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Cottonport Egg-Knocking: A Fifty Year Tradition


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Published March 27, 2009

Egg knocking in Cottonport is a fifty year tradition and is attended by hundreds of people from all over the state. 

Long-time egg knockers Pappy Juneau, John Jeansonne and Jack Roy explain that the town’s tradition of “knocking” eggs at Easter-time began about fifty years ago at a Cottonport Bar where hundreds of people watched as contestants vied to see who had the “champion” eggs. 

They explain how these serious egg knockers go through several hundred dozens of eggs during the season in their search for “champion” eggs.  Testing is done by knocking the eggs on your teeth for hardness, until you narrow the eggs down to “about five dozen good eggs.”  It started out betting a beer on the strongest egg then it changed to cash.  Not only the participants bet, but the on lookers bet also.  The bets are sometimes as small as $1 on an egg and as large as $100 over one week-end. 

The search for the championship egg starts in February, going through 500-600 dozens eggs to decide on the five or six dozen “champion” eggs.

Eggs get harder and harder to find with fewer people willing to raise chickens theses days because, the cost to raise chickens is more than what they get out of it.  Better eggs are produced by chickens that are allowed to roam at will, as opposed to those kept in cages and fed daily.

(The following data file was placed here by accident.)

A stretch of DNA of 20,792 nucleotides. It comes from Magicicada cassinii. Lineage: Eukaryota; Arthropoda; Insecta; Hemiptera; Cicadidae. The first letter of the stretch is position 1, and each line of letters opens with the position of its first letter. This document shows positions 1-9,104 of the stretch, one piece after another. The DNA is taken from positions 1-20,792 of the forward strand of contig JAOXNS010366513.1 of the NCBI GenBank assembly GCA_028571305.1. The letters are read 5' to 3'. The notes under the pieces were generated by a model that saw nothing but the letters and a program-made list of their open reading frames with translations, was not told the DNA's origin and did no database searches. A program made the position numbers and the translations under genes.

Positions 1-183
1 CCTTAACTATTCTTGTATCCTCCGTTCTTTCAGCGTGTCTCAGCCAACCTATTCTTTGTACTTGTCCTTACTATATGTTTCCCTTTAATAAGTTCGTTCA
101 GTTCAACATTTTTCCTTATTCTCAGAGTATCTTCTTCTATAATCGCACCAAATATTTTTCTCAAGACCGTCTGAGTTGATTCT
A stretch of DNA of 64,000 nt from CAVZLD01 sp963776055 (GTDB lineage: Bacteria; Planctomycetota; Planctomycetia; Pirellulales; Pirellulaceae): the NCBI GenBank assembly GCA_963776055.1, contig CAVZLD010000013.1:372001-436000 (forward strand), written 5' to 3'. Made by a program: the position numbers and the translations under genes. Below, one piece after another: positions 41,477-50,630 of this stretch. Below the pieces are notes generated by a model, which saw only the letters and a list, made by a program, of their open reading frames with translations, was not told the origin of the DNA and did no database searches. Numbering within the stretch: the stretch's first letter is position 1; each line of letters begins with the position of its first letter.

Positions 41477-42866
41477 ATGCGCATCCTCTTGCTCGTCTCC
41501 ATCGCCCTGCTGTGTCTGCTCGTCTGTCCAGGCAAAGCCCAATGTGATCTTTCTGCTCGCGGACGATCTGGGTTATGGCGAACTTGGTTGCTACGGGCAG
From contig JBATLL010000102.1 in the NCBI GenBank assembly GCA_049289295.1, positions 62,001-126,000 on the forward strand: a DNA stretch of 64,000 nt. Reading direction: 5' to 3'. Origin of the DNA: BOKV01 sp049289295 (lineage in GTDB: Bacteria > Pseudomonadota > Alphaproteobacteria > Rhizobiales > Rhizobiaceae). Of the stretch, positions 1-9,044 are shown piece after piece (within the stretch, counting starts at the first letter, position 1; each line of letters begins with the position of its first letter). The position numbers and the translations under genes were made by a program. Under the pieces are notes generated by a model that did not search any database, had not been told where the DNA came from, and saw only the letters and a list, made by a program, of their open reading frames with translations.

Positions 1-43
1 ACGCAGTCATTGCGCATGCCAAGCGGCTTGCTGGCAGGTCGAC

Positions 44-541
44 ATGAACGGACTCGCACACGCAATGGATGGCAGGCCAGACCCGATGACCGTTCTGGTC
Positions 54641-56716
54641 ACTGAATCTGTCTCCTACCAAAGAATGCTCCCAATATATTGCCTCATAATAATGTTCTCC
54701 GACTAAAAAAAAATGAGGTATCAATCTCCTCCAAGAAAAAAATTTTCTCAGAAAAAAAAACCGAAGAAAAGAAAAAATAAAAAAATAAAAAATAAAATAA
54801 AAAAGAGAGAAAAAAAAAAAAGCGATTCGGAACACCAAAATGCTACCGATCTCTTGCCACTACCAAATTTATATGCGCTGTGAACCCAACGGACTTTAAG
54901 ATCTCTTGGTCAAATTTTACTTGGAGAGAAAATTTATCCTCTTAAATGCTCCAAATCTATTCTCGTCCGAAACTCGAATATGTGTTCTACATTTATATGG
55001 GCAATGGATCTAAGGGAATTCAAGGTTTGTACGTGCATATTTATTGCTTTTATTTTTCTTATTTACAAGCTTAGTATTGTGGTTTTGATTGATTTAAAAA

Egg knockers explain that chickens who are fed daily lay eggs more frequently than the chickens who are left to roam about feeding themselves.  “They don’t lay that often, so more shell can build up on the egg.” 

Although both guinea and chicken eggs are used for knocking, guinea eggs are usually preferred by novices to the sport, because “nobody can really test them.” 

Egg knockers explained that since the guinea eggs can’t be tested, novice egg-knockers can better compete with the more experienced egg-knocker.

Easter egg-knocking activities usually begin on the Friday before Easter, winding down Sunday morning in an “official” contest, where cash prizes are awarded for the winning eggs. 

Juneau went on to Alexandria where he was on the Bill Day radio show with his championship egg where he competed with other “champion eggs” and ended up winning.  He was the Grand Champion Egg-Knocker that year.


Submitted by Sharon Lemoine Juneau  sharonl@kricket.net  March 25, 2009 as part of her efforts to promote “Knockin’ on the Bayou” Easter Festival which is posted on the News Page.







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